Outbreak update – Dengue in Pakistan, 19 November 2019
Health authorities in Pakistan are responding to an ongoing outbreak of dengue fever. This outbreak was first reported on 8 July 2019 by the Khyber Teaching Hospital in Peshawar, Khyber Pakhtunkhwa (KP) province. Since then, three other provinces (Punjab, Balochistan, and Sindh), as well as Islamabad Capital Territory (ICT), and Azad Jammu and Kashmir (AJK; one of the two autonomous territories) have also reported cases of dengue fever.
From 8 July to 12 November 2019, a total of 47,120 confirmed cases of dengue fever, including 75 deaths, were reported from the four provinces (KP, Punjab, Balochistan, and Sindh), Islamabad, and AJK.
The following is a brief update on the dengue fever situation in each of these areas:
Khyber Pakhtunkhwa (KP):
From 8 July through 12 November 2019, a total of 7,641 confirmed cases of dengue fever were reported from KP and KP Tribal Districts. The male to female ratio was 1. Samples were sent for serotyping and were found positive for dengue virus serotype 1 (DENV-1) and dengue virus serotype 2 (DENV-2) in KP.
From 1 August through 12 November 2019, a total of 9,676 confirmed dengue fever cases, including 16 deaths, have been reported. Nine positive samples from Rawalpindi confirmed the circulation of DENV-2 in the province.
Azad Jammu and Kashmir (AJK):
From 1 August through 12 November 2019, a total of 1,689 confirmed cases of dengue fever, with one death, were reported.
Islamabad Capital Territory (ICT):
From 6 August through 12 November 2019, 12,986 confirmed cases of dengue fever, including 22 deaths, have been reported from eight major hospitals in Islamabad. A total of 17 new samples were tested at the National Institute of Health (NIH) laboratory in Islamabad. Dengue virus serotype 1 (DENV-1) and dengue virus serotype 2 (DENV-2) were isolated from 3 and 14 samples respectively, indicating an ongoing circulation for both serotypes.
From 1 September through 12 November 2019, a total of 12,053 confirmed cases of dengue fever, including 33 deaths, have been reported.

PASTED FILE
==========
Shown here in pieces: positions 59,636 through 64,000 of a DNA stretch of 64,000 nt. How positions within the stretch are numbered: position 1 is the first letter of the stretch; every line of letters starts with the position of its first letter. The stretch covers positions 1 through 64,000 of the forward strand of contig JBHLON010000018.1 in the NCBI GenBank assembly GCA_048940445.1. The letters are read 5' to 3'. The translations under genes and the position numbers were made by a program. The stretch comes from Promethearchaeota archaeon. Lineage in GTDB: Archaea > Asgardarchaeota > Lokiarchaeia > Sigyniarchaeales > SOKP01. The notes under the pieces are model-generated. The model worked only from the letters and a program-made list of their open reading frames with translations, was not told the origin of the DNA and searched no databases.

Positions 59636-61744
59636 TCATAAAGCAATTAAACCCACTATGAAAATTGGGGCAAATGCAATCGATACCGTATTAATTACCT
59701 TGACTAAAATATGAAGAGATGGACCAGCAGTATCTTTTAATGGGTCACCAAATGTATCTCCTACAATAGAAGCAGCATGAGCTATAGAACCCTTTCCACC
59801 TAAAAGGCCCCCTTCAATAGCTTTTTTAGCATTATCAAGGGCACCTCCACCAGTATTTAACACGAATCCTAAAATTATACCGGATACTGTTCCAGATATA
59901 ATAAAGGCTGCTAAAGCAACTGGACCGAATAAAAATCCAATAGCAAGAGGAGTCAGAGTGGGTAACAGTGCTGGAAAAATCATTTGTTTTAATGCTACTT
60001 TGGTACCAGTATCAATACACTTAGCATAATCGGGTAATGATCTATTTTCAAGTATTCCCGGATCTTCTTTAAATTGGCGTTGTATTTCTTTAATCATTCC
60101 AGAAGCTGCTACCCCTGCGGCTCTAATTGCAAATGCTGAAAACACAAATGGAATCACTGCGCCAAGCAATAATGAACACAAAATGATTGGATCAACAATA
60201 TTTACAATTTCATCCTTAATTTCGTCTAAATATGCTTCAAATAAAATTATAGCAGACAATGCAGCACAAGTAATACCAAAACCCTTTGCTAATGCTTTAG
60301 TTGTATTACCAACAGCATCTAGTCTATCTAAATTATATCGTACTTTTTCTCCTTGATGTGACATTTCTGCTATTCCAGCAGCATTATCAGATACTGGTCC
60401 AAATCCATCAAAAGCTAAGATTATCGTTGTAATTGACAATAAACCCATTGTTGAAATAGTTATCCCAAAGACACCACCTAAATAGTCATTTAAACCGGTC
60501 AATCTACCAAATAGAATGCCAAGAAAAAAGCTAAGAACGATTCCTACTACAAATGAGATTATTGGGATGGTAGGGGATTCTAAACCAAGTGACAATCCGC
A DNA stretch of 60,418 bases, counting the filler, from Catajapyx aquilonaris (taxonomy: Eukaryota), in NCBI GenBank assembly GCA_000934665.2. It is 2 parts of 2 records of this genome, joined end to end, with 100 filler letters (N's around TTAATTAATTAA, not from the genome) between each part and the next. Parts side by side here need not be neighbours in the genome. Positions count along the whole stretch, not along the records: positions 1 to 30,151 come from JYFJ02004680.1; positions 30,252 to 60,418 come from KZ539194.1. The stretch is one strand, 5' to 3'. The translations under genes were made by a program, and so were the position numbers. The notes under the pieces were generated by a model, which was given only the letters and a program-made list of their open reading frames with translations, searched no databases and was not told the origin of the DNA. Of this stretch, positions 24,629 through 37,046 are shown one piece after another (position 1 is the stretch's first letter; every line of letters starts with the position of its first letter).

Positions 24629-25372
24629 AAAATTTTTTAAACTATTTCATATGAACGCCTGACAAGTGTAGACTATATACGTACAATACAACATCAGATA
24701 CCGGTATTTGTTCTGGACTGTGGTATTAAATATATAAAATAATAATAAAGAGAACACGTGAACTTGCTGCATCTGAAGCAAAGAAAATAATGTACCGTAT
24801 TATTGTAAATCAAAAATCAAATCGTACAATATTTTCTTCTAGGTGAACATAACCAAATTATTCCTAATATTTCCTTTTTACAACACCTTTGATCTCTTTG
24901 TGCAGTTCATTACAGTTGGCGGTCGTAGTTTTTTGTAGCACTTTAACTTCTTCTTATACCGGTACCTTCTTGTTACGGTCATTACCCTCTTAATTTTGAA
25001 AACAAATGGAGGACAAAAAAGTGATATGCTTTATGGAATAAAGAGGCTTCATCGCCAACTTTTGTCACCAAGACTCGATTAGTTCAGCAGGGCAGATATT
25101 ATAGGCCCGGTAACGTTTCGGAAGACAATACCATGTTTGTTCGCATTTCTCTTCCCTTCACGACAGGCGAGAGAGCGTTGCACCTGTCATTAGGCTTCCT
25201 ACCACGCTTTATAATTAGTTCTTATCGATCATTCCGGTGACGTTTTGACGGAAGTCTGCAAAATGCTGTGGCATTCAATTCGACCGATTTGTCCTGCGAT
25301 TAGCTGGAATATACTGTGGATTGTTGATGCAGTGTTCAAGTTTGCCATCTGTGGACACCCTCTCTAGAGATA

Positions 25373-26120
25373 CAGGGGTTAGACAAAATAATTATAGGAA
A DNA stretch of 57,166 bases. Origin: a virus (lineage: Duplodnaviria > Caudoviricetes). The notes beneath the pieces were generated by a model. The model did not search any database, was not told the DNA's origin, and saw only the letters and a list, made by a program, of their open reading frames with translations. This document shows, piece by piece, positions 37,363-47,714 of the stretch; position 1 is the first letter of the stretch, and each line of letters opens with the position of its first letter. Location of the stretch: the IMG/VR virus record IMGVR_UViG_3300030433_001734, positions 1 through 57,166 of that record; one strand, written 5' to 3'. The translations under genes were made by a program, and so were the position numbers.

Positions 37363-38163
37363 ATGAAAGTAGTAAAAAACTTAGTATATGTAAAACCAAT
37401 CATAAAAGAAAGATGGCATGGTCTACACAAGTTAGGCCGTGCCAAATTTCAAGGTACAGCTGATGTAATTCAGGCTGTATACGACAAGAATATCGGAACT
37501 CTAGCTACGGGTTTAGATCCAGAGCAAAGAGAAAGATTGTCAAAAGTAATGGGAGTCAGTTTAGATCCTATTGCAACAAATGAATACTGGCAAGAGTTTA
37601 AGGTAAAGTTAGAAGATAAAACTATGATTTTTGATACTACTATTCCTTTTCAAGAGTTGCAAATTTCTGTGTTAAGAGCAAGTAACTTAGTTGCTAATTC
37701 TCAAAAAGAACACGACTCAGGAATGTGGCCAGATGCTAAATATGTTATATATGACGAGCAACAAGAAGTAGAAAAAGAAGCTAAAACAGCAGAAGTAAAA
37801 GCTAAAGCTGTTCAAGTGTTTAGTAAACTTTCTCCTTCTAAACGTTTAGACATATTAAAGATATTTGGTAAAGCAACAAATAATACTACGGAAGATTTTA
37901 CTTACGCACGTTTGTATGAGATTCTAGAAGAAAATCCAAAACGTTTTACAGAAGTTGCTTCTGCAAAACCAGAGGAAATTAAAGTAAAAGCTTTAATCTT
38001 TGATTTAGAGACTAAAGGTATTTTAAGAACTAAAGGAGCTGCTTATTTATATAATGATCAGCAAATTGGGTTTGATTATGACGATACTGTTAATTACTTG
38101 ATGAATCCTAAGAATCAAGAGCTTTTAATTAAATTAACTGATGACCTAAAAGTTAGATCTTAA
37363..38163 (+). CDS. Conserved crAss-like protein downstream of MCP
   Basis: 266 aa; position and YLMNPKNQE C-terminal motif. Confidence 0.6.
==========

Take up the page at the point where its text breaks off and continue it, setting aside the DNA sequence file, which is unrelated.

From 18 September through 12 November 2019, a total of 3,075 confirmed cases of dengue fever were reported with three deaths. Serotyping of five positive samples confirmed the circulation of DENV-1. Vector surveillance conducted in the province showed the presence of Aedes aegypti.
Public health response
WHO country office (WCO) is supporting the government of Pakistan in the following response activities:
Developing a comprehensive dengue response plan to the ongoing dengue outbreaks. The plan covers case management, dengue surveillance, vector control, and community mobilization and coordination.
Supporting social mobilization activities at the Holy Family Hospital in Rawalpindi, Pakistan Institute of Medical Sciences (PIMS) hospital in Islamabad, and in Rawalpindi Central Railway Station.
Donation of mosquito fogging equipment, along with thousands of dengue awareness flyers, posters, banners and brochures, which were distributed in schools, railway stations and other public places to provide information on the dengue virus.
The following response measures have been taken by the Ministry of Health in Pakistan:
The National Institute of Health Emergency Operation Center (NIH EOC) has been activated since 16 September 2019 to monitor the disease situation in constant liaison with the provincial health departments.
Vector surveillance and control activities have been initiated in Islamabad and Punjab. In Islamabad, Aedes aegypti larvae were present in 28 samples (39%) out of 71 samples collected.
Most public and private hospitals are registered on the Punjab Information Technology Board (PITB) for case reporting; a dashboard has been created for case mapping.
Rapid response teams are in place to conduct active response at household level and in infected areas.
All provinces have arranged free of charge diagnostic and clinical management services for the cases
Daily situation report is being disseminated to federal and provincial health departments.
The Seasonal Awareness & Alert Letter (SAAL) and Advisory on Prevention and Control of Dengue has been widely disseminated along with information, education and communication materials.
Dengue Control & Operations
Cell has been set up in the Ministry with 24/7 access to the public. The Cell is also seeking feedback from households covered in the dengue response plan.